We can best achieve this through:

  • Connectivity – a culture of tenderness towards children builds warm, responsive relationships. Such a culture has a powerful impact on children’s capabilities, helping them to feel loved and comforted, as well as supported and respected
  • Predictability – when we are consistently and reliably kind, children feel able to meet challenges and difficult feelings more readily, feeling supported in each circumstance
  • Enablement – supporting children through observing, modelling and suggesting strategies helps children to build their emotional intelligence and practice their self-regulation skills

An environment of connection

There needs to be a solid framework into which co-regulation sits comfortably. This means that each day we provide:

  • A predictable and enjoyable daily routine and schedule
  • Careful observation of children’s emotional cues – any child in a place of tension and anxiety will clearly find it more difficult to find solutions to everyday challenges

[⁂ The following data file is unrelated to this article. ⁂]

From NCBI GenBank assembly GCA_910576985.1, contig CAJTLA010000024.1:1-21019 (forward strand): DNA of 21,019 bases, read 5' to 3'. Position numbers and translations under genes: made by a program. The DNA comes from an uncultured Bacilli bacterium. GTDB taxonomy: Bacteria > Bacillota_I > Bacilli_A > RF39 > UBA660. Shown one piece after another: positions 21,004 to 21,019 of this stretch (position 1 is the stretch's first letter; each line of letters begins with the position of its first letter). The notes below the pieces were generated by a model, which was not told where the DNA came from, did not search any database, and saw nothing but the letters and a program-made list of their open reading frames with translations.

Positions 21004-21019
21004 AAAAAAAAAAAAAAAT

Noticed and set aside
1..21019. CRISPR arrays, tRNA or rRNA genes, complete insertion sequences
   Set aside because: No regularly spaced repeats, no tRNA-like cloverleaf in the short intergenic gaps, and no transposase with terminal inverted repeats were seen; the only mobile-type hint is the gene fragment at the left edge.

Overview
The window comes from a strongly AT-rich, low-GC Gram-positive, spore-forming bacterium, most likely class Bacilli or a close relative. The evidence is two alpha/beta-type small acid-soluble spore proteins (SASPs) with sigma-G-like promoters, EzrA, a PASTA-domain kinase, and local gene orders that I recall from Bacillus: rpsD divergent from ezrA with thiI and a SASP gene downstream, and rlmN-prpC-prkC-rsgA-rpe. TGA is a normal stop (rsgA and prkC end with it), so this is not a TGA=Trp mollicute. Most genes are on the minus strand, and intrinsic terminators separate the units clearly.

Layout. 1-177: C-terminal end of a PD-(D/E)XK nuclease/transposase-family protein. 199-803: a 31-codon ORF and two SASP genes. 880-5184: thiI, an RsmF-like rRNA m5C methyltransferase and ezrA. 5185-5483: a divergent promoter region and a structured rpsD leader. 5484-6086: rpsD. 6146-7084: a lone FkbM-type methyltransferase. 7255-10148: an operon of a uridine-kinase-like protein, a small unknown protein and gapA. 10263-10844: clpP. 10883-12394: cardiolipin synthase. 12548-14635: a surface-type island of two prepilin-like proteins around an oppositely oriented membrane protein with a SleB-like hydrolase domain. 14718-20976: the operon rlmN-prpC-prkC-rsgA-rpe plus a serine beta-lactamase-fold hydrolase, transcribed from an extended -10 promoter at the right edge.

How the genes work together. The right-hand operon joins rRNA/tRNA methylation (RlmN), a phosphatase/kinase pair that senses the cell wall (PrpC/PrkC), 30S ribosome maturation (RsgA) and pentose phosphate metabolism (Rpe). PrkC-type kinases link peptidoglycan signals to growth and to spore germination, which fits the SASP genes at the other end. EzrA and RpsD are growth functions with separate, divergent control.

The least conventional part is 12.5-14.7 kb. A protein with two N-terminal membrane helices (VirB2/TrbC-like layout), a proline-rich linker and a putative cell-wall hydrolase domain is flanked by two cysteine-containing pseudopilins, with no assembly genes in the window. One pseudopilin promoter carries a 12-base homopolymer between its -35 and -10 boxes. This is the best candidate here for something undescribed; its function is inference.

• Plenty of fresh air and physical activity – research demonstrates over and over that fresh air and exercise helps children’s self-regulatory abilities (and adults!)
  • Time and place for adults to encourage each other – supporting children is rewarding but draining

Co-regulation has a vital role because it helps grow children’s emotional competence, self-direction, and executive function. And yet co-regulation isn’t just about building self-regulation skills. It is about building capable and confident children. Children become increasingly more capable the more we understand them, and progressively more confident the more we show them the exciting possibilities and options in their world. And the wonderful thing is that any child can become an expert in their own world when adults understand their needs, observe their emotional cues and support their search towards solutions or goals.